History and Culture of the Finnish archipelago

The Finnish archipelago is a picturesque paradise, but few know of its rich and dramatic history. For centuries, the islands have been a meeting place for cultures and a site of battles, piracy, and heroic stories of islanders saving shipwrecked seamen.

Discover the Dramatic History of Finland's Archipelago

The archipelago, lying as does along ancient Viking trading routes between East and West, has been a meeting place for cultures throughout the centuries. Contrary to the contemporary tranquil and rural beauty, the islands hide a dramatic history of battles, piracy, and courageous stories of islanders saving shipwrecked seamen. Indeed, often viewed as a pristine natural area, the cultural landscape has been shaped by thousands of years of human interaction by crofters, sailors, and fishermen. Nowadays the most valuable conservation workers are the sheep and cattle who happily graze on remote islands and skerries all summer. Since 1994, large parts of the archipelago’s 100 inhabited islands have been part of UNESCO’s global network of biosphere reserves.

There are local history museums on all the main islands and virtual guided experiences to be found in Pargas old wooden town, Korpoström and Pargas Church. The grey fieldstone churches and chapels are both historic, beautiful, and full of interesting details, many of national importance.

Where is the Finnish archipelago?

The old old ferry pier signs from Galtby in Korpo are quite illustrative, it pronounces Turku 45km, and Stockholm 209km showing the position between Sweden and mainland Finland. Whilst a majority Swedish-speaking area you will find many Finnish place names and be greeted in the shops in both Finnish and Swedish. The rocky character of the area has left its mark on the archipelago’s signature foods such as new potatoes, archipelago malt bread and herring dishes. Did you know that the island of Korpo traditionally delivers a Christmas pike to the President every year. One of the best ways to experience the culture of the archipelago is in one of the small harbours in the outer archipelago where islanders smoke freshly caught fish and perform impromptu accordion or fiddle concerts in the warm evening summer sun. The local ferries are a lifeline of the archipelago and a great way to experience the area. Islanders come to fetch their post, greet visitors and exchange gossip at the ferry pier.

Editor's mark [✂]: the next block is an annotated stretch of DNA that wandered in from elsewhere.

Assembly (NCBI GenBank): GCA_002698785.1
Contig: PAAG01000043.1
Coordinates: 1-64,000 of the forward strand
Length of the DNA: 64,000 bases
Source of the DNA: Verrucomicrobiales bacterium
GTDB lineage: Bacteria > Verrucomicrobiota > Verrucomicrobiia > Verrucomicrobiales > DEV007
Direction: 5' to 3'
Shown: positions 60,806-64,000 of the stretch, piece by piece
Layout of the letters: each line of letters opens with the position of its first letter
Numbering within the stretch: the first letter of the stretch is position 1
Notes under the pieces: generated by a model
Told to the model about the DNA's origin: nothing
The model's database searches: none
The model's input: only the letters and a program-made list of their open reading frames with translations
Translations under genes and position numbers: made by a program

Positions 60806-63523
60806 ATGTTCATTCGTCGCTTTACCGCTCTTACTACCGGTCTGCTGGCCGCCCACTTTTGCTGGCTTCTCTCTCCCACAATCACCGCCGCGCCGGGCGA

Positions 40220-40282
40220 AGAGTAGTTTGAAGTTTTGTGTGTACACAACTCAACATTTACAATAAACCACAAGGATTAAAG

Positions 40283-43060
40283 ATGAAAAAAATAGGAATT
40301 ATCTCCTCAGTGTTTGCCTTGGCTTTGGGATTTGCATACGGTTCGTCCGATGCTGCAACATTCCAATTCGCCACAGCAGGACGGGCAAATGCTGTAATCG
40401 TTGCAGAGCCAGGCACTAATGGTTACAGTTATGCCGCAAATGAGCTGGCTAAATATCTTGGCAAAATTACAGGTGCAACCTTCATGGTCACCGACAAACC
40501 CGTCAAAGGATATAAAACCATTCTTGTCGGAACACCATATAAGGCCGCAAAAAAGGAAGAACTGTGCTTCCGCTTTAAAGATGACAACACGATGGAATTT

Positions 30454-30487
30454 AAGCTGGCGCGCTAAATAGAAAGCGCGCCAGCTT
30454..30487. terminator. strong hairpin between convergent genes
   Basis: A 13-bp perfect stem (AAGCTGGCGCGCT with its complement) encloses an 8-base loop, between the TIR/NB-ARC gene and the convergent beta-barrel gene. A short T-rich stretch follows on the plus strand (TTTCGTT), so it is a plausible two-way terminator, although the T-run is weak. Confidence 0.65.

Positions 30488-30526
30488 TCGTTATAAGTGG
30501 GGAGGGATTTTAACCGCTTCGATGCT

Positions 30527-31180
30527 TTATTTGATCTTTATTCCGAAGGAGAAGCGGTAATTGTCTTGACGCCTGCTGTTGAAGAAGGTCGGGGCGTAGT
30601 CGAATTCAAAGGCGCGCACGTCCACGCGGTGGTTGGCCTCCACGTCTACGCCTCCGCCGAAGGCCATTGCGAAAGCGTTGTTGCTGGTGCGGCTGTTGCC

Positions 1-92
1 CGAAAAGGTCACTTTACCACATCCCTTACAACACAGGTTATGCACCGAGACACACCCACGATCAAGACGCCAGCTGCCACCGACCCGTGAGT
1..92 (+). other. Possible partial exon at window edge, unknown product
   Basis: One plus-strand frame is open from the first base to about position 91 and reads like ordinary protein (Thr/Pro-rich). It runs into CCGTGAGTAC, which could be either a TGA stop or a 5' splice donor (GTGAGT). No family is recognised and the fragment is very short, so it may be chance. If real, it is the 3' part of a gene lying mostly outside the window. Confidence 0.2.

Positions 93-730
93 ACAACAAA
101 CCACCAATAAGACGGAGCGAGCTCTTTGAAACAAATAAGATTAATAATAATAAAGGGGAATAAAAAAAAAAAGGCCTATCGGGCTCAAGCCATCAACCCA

Experience a cultural explosion during summer in Finland's archipelago, with festivals, concerts and theater performances featuring local and internationally renowned artists, and if you're looking for a unique experience, visit the underwater snorkeling statue trail outside of Dalskär in the national park.

Modern culture in the Finnish archipelago

The archipelago is a cultural melting pot, especially during the summer, the islands bubble with festivals, concerts, and theatre performances. From jazz to chamber music, local to nationally and internationally renowned artists, you will find it all. The island of Korpo is well known for its artist residencies and visual artists and artisans. If you are looking for something unusual and have your own boat, visit the underwater snorkelling statue trail outside of Dalskär in the national park. The sculptures created by Turku high school students reflect our relationship to the sea environment. For “land crabs” as they say in Swedish there is a sculpture walking trail in Pargas.

Tourist Informations

Opening hours
Mon-Fri 10-18
Sat-Sun 10-18

Centris Äventyrsgolf,
Strandvägen 5b,
21600 Pargas

Nagu Strand 6,
21660 Pargas

Galtby Boden,
Skärgårdsvägen 6563,
21710 Pargas

21760 Pargas

23390 Pargas
Phone: +358 400 117 123Email: visit@pargas.fi
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